8. Mühlbauer RC, Li F, Lozano A, Reinli A, Tschudi I. Some vegetables (commonly consumed by humans) efficiently modulate bone metabolism. J Musculoskelet Neuronal Interact. 2000 Dec;1(2):137-40. PubMed PMID: 15758507.

9. Mühlbauer RC, Lozano A, Reinli A. Onion and a mixture of vegetables, salads, and herbs affect bone resorption in the rat by a mechanism independent of their base excess. J Bone Miner Res. 2002 Jul;17(7):1230-6. PubMed PMID: 12096836.

10. Horcajada-Molteni MN, Crespy V, Coxam V, Davicco MJ, Rémésy C, Barlet JP. Rutin inhibits ovariectomy-induced osteopenia in rats. J Bone Miner Res. 2000 Nov;15(11):2251-8. PubMed PMID: 11092407.

11. Matheson EM, Mainous AG 3rd, Carnemolla MA. The association between onion consumption and bone density in perimenopausal and postmenopausal non-Hispanic white women 50 years and older. Menopause. 2009 Jul-Aug;16(4):756-9. doi: 10.1097/gme.0b013e31819581a5. PubMed PMID: 19240657.

12. Galeone C, Pelucchi C, Levi F, Negri E, Franceschi S, Talamini R, Giacosa A, La Vecchia C. Onion and garlic use and human cancer. Am J Clin Nutr. 2006 Nov;84(5):1027-32. PubMed PMID: 17093154.

13. Dorant E, van den Brandt PA, Goldbohm RA, Sturmans F. Consumption of onions and a reduced risk of stomach carcinoma. Gastroenterology. 1996 Jan;110(1):12-20. PubMed PMID: 8536847.

14. Levi F, La Vecchia C, Gulie C, Negri E. Dietary factors and breast cancer risk in Vaud, Switzerland. Nutr Cancer. 1993;19(3):327-35. PubMed PMID: 8346081.

15. Challier B, Perarnau JM, Viel JF. Garlic, onion and cereal fibre as protective factors for breast cancer: a French case-control study. Eur J Epidemiol. 1998 Dec;14(8):737-47. PubMed PMID: 9928867.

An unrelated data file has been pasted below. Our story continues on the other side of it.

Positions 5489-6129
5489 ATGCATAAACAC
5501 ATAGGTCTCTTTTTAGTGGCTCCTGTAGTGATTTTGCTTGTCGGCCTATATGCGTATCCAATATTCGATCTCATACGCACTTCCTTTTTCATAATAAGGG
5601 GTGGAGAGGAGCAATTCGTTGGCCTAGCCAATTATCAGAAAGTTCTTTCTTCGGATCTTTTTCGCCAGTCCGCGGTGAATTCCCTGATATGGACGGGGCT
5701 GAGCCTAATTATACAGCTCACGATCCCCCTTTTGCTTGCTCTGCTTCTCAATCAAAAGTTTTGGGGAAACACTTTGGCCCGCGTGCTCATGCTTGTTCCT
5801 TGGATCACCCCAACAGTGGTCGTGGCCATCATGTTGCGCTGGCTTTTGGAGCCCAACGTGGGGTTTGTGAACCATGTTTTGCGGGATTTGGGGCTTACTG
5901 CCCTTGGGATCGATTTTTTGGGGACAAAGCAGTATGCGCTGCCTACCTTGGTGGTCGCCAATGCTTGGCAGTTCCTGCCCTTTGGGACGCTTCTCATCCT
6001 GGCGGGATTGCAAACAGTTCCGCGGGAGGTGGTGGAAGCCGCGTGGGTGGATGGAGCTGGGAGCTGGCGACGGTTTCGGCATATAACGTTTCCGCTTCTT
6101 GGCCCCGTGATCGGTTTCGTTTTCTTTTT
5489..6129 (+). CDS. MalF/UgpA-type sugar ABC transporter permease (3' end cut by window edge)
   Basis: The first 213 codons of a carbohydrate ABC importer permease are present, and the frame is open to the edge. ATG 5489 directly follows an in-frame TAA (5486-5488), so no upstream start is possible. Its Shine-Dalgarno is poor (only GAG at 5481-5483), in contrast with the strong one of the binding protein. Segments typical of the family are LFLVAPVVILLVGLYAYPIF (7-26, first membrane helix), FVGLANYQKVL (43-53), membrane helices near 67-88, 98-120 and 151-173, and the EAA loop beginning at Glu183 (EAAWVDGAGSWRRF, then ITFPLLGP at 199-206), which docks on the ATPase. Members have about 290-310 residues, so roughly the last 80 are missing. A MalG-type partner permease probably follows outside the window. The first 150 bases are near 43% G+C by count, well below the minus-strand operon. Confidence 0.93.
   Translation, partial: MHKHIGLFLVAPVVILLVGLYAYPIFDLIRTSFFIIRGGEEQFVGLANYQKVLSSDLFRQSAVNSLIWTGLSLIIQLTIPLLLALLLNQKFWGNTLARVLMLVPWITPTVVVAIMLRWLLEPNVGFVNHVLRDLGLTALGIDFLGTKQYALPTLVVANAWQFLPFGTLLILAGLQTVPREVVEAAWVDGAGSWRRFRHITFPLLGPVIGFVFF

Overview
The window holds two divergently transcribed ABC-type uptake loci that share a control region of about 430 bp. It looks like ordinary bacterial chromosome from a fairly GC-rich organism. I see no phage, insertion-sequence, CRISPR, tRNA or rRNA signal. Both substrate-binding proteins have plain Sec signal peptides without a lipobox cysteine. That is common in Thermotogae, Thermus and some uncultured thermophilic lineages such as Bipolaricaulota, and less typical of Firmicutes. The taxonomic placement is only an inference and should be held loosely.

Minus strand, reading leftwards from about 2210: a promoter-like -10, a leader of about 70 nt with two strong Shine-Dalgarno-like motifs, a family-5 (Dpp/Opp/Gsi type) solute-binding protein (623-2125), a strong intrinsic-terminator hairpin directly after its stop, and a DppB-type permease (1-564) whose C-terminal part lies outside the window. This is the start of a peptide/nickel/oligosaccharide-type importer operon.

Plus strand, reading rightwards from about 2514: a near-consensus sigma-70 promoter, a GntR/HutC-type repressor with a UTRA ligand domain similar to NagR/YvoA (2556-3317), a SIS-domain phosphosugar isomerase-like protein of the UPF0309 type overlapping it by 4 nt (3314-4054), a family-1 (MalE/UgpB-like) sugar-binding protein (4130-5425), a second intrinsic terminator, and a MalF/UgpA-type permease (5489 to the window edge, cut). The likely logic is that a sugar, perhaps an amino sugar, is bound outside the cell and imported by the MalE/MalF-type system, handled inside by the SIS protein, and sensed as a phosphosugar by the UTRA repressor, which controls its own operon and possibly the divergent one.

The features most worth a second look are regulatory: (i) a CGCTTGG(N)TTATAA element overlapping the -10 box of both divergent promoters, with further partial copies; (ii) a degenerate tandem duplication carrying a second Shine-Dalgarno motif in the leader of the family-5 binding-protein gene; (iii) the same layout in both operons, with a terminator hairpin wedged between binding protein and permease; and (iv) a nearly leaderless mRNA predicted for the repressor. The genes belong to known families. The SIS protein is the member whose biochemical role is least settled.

16. Steinmetz KA, Potter JD. Food-group consumption and colon cancer in the Adelaide Case-Control Study. I. Vegetables and fruit. Int J Cancer. 1993 Mar 12;53(5):711-9. PubMed PMID: 8449594.

17. Galeone C, Pelucchi C, Talamini R, Negri E, Dal Maso L, Montella M, Ramazzotti V, Franceschi S, La Vecchia C. Onion and garlic intake and the odds of benign prostatic hyperplasia. Urology. 2007 Oct;70(4):672-6. PubMed PMID: 17991535.

18. El-Demerdash FM, Yousef MI, El-Naga NI. Biochemical study on the hypoglycemic effects of onion and garlic in alloxan-induced diabetic rats. Food Chem Toxicol. 2005 Jan;43(1):57-63. PubMed PMID: 15582196.

19. Kang MJ, Kim JH, Choi HN, Kim MJ, Han JH, Lee JH, Kim JI. Hypoglycemic effects of Welsh onion in an animal model of diabetes mellitus. Nutr Res Pract. 2010 Dec;4(6):486-91. doi: 10.4162/nrp.2010.4.6.486. Epub 2010 Dec 28. PubMed PMID: 21286406; PubMed Central PMCID: PMC3029789.

20. Kook S, Kim GH, Choi K. The antidiabetic effect of onion and garlic in experimental diabetic rats: meta-analysis. J Med Food. 2009 Jun;12(3):552-60. doi: 10.1089/jmf.2008.1071. PubMed PMID: 19627203.

21. Akash MS, Rehman K, Chen S. Spice plant Allium cepa: dietary supplement for treatment of type 2 diabetes mellitus. Nutrition. 2014 Oct;30(10):1128-37. doi: 10.1016/j.nut.2014.02.011. Epub 2014 Mar 2. Review. PubMed PMID: 25194613.

22. Mirmiran P, Bahadoran Z, Azizi F. Functional foods-based diet as a novel dietary approach for management of type 2 diabetes and its complications: A review. World J Diabetes. 2014 Jun 15;5(3):267-81. doi: 10.4239/wjd.v5.i3.267.
Review. PubMed PMID: 24936248; PubMed Central PMCID: PMC4058731.

23. Taj Eldin IM, Ahmed EM, Elwahab H M A. Preliminary Study of the Clinical Hypoglycemic Effects of Allium cepa (Red Onion) in Type 1 and Type 2 Diabetic Patients. Environ Health Insights. 2010 Oct 14;4:71-7. doi: 10.4137/EHI.S5540.
PubMed PMID: 21079693; PubMed Central PMCID: PMC2978938.